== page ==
Evidence for habitat and climatic specialisations driving the long-term distribution trends of UK and Irish bumblebees

Casey, L M, Rebelo, H, Rotheray, E and Goulson, D (2015) Evidence for habitat and climatic specialisations driving the long-term distribution trends of UK and Irish bumblebees. Diversity and Distributions, 21 (8). pp. 864-875. ISSN 1366-9516

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• There is widespread concern over the current state of global pollinator populations and evidence suggests that bumblebees are declining in many parts of the world. However, there is very little monitoring of pollinator populations, so the extent and patterns of decline are not well characterised.
• The most comprehensive set of bumblebee species records exists for the UK and Ireland and previous analysis of the UK data highlighted severe range contractions for a number of species by the 1980s.
• Here we use the most current dataset to quantify the extent of range change over three time periods (pre1960, 1960-80 and 1981-2012) in order to compare results with earlier studies and ascertain whether species are continuing to decline. We also investigate if species are becoming more marginal i.e. occupying areas with more extreme or specialised climatic conditions within the UK and Ireland.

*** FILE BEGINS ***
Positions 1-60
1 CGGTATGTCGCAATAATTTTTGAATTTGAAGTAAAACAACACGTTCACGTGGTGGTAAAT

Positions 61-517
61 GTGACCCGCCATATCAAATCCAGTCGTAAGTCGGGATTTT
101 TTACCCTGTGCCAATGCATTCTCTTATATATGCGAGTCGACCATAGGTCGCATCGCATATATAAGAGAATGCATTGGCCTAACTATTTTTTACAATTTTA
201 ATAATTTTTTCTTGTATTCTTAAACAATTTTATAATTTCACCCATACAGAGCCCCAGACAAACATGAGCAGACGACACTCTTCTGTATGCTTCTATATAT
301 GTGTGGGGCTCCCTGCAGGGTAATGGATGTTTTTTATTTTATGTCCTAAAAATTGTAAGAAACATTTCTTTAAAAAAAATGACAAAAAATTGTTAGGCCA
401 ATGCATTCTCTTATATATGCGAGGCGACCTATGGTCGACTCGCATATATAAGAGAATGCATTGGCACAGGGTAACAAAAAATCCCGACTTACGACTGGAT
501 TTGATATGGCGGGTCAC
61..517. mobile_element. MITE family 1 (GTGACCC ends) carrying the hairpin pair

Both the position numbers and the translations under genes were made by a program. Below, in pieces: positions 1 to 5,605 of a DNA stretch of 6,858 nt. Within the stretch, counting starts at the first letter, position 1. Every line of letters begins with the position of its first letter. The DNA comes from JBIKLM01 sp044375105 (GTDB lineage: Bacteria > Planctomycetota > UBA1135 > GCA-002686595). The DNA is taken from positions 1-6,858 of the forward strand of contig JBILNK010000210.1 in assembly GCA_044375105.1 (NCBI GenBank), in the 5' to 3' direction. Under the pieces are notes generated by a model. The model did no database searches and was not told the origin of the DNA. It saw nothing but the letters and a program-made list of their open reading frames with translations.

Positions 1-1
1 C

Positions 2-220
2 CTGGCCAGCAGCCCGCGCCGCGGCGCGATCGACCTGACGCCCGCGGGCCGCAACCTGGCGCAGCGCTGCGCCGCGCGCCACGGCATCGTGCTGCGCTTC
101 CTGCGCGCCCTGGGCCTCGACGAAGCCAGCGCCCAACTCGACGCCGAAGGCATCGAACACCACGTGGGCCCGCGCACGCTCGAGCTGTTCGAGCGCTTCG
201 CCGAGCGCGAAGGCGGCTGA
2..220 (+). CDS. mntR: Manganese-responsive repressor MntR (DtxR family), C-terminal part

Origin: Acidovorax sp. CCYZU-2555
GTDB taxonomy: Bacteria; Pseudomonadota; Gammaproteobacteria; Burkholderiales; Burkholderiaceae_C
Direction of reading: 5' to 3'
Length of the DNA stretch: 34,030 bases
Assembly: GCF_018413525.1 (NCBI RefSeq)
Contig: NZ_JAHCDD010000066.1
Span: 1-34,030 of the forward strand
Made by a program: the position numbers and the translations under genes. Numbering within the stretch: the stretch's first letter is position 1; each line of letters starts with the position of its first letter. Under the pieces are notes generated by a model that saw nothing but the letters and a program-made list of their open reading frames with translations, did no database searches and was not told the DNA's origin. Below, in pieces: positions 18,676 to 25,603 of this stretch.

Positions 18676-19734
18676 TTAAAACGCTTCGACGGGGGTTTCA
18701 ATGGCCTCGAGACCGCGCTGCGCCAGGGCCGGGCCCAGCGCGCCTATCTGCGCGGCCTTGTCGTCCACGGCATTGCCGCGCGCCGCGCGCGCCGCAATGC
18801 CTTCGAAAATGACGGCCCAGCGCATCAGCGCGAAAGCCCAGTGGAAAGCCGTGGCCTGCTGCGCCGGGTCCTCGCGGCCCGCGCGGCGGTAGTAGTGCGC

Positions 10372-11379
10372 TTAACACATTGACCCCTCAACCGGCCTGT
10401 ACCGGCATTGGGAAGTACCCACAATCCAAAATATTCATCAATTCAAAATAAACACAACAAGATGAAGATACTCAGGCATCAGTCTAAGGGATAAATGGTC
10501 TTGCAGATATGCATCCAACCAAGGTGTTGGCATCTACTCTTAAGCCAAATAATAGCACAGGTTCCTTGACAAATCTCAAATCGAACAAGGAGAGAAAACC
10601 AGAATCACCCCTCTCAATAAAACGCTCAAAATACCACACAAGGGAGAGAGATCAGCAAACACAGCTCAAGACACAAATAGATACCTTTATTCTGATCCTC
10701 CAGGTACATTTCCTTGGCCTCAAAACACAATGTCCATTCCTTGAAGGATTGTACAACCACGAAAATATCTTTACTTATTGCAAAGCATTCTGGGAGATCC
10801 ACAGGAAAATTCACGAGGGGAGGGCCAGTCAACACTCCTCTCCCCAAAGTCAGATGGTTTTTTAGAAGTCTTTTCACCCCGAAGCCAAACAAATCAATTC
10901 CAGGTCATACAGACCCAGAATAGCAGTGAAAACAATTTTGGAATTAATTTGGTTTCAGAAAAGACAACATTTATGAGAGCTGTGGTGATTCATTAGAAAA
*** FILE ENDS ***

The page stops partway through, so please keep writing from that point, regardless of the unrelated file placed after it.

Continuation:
• For species that have contracted or become more marginal, we predict their climatic specialisation within the UK and Ireland using Maxent models, allowing us to associate records with climatic suitability values for each time period and to investigate whether or not species are contracting towards their climatic optimum.
• We find that populations of most rare bumblebee species appear to have stabilised post-1980, while the more common species appear to have expanded in range. However, rare species tend to have become more marginal in the sites they occupy post-1980, some have contracted towards their predicted climatic optimum, and some of which also retracted towards coastal areas.
• Our results provide a mixed picture of the state of the UK and Ireland’s bumblebee fauna, and must be interpreted with caution as changing patterns of recorder effort may distort real trends. They highlight the need for future monitoring of the abundance of pollinators on both a regional and global scale.

Item Type: Article
Schools and Departments: School of Life Sciences > Evolution, Behaviour and Environment
Depositing User: David Goulson
Date Deposited: 12 Jun 2015 12:18
Last Modified: 03 Jul 2019 01:31
URI: http://sro.sussex.ac.uk/id/eprint/54232

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